Updated: Sep 28, 2023
We are, in fact, their safeguards
According to the Rape, Abuse & Incest National Network (RAINN), grooming is defined as a set of manipulative behaviors a person committing sexual violence uses to access a potential victim, coerce them into unwanted sexual contact, and reduce the risk of being caught.
Unfortunately, this term has been weaponized against inclusive sexual health education as well as folks who identify as LGBTQ+ at the detriment of our children. As recent legislation in states such as Florida attests, policymakers with prejudicial agendas have misappropriated the concept by labeling age-appropriate discussions on sexual and gender orientation in schools an act of grooming. This is a gross misuse of abuse-related terminology. It distracts our focus from instances of actual harm and the behavioral patterns leading to them, as well as the systemic causes of unhealthy sexual behavior. To prevent grooming, child sexual assault and sexual coercion, we must set the record straight and use our words rightly.
Grooming consists of an individual selecting a victim, typically based on ease of access or assumed vulnerability, gaining access to the victim, and physically or emotionally isolating them. The person responsible for the abuse will continue grooming by developing trust, keeping secrets, desensitizing touch, discussing sexual topics, and illustrating their actions as normal. Grooming is a process to gain control and perpetuate harm.
Age-appropriate, inclusive sexual health curricula in schools are key to the work of preventing child sexual assault, enabling students to understand healthy sexual behavior in the context of consent and to identify and deescalate threats to their safety. They also give parents, caregivers and teachers tools to support our children as they claim autonomy over their own bodies. Scapegoating sexual health education as well as LGBTQ people for predatory behaviors distorts public perceptions of grooming and puts children at increased risk of being overlooked and thus harmed.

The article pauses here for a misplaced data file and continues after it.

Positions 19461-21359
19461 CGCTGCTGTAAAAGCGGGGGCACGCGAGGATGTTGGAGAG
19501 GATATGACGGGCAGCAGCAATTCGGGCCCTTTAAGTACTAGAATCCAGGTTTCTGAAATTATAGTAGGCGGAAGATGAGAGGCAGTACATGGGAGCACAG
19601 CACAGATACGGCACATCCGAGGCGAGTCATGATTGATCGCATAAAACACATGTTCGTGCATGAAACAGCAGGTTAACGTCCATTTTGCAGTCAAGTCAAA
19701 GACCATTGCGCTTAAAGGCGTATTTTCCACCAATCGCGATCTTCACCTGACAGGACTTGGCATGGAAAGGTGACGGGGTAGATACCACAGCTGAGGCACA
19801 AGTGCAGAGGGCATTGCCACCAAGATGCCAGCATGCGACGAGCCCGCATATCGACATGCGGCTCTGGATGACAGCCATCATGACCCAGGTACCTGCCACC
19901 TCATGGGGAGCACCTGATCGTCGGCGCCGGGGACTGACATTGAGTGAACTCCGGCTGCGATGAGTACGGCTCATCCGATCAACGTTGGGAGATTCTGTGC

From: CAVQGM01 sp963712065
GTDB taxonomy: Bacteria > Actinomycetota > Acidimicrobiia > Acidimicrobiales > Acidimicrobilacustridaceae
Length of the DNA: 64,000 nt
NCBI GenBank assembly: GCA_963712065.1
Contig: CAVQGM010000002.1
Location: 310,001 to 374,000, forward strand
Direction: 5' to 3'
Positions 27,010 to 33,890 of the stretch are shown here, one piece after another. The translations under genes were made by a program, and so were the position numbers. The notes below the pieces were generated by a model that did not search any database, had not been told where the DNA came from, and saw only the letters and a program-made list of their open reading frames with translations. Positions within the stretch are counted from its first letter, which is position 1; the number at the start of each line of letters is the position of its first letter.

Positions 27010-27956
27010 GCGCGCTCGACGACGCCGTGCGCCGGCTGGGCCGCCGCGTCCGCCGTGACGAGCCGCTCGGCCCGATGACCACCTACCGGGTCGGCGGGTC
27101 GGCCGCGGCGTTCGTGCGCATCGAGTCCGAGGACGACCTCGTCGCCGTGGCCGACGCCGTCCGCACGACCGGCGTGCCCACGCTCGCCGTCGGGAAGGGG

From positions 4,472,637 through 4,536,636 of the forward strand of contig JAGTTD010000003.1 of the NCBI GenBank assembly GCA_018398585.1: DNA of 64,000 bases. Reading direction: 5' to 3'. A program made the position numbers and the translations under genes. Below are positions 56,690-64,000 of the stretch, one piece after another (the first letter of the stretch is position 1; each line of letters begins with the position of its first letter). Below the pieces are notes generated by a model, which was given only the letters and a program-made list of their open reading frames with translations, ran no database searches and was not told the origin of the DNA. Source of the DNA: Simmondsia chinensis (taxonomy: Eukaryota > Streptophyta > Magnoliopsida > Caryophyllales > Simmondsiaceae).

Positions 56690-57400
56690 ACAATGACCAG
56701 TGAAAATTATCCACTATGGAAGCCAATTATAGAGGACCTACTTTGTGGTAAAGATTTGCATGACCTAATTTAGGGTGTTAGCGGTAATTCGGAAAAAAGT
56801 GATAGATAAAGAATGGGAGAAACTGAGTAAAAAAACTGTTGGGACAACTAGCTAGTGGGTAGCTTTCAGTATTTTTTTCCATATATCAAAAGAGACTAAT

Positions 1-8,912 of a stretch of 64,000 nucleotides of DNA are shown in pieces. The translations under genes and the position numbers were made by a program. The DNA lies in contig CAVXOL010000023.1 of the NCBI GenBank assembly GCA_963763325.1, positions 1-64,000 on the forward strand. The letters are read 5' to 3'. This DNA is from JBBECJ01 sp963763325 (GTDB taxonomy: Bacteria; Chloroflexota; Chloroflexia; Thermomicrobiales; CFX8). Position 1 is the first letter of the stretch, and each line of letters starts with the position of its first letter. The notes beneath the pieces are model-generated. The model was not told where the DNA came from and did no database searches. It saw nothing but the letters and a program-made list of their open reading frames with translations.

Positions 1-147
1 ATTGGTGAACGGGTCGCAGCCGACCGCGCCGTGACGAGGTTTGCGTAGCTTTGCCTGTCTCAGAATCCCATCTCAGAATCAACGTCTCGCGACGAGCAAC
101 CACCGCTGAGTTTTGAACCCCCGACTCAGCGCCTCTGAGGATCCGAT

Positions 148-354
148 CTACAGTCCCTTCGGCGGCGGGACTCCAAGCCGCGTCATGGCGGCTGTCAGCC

As Madison Czopek reports in an article published through an independent fact-checking institute, PolitiFact, experts in the fields of psychology and child development “are not aware of any evidence showing that increased exposure to LGBTQ people or topics makes children more likely to join the LGBTQ community.” Instead, it is “an environment of increased acceptance [which] allows people to more openly consider whether they might be part of the LGBTQ community.”
While Florida Gov. Ron DeSantis and the constituents he represents may feel otherwise — cue 2022’s Florida HB 1557 legislation (or Parental Rights in Education bill) to forbid instruction on sexual orientation and gender identity from kindergarten through third grade as well as the anti-trans laws in place there and throughout the country — the facts tell a different story.
His narrative would have us believe that sexual and gender identity discussion in classrooms is a form of grooming and that gay, lesbian, and bisexual people are mostly responsible for engaging in a set of manipulative behaviors that coerce children into sexual activity with an adult. Yet credible research “gives no indication that these behaviors are more often associated with people who identify as LGBTQ than those who do not,” Czopek reports. “To the contrary, studies of child sexual abuse have revealed that most child molesters identify as heterosexual, according to the Zero Abuse Project. Abuse is about power, not sexual orientation or desire, experts say.”
What’s more, abusers are typically not strangers but often family members or those already in the child’s circle of trust.
Drawing on insight from Charol Shakeshaft, a professor of educational leadership at Virginia Commonwealth University, who studies sex abuse by adults who are employed in schools, Czopek continues:
“[Shakeshaft] said research undermines the idea that LGBTQ people working in school settings pose a significant threat to children. School employees who perpetrate child sexual abuse are most likely to be white, heterosexual, male adults.”*
Shakeshaft notes researchers who study child sexual abuse report a “monopoly” by male abusers and that same-sex misconduct does not equate to homosexual identification.
“Same-sex sex is not the same as sexual identity,” Shakeshaft writes. “For instance, in Shakeshaft and Cohan (1994), of the 24 percent of males who targeted other males, all of the offenders described themselves as heterosexual, with most living in married or heterosexual relationships.”
What the conservative attack on LGBTQ+ people amounts to is a form of sexual- and gender-based violence that seeks a scapegoat for behaviors rooted in systems of oppression for which fascist public policies are in fact responsible. People who are non-heteronormative in mind and body are easy targets as they, we, represent an abject “other” — a veritable “them” in the eyes of a ruling class and its duped populace fearful of social change. The regressive and highly reptilian response to what folks on the queer spectrum signify in the scared minds of conservatives caught in Puritanical moral panic is in fact putting children at greater risk of being abused — especially those laying claim to minoritarian identities. The irony is painful here as politicians identifying as Republican tout their concerns about safeguarding the young.
Speaking to recent anti-LGBTQ legislation out of Florida that prohibits gender-affirming care for children, punishes businesses that allow minors into drag shows and criminalizes transgender people for using the wrong bathroom, Fine gives underhanded insight into the paranoid mindstate currently infecting demagogues like him: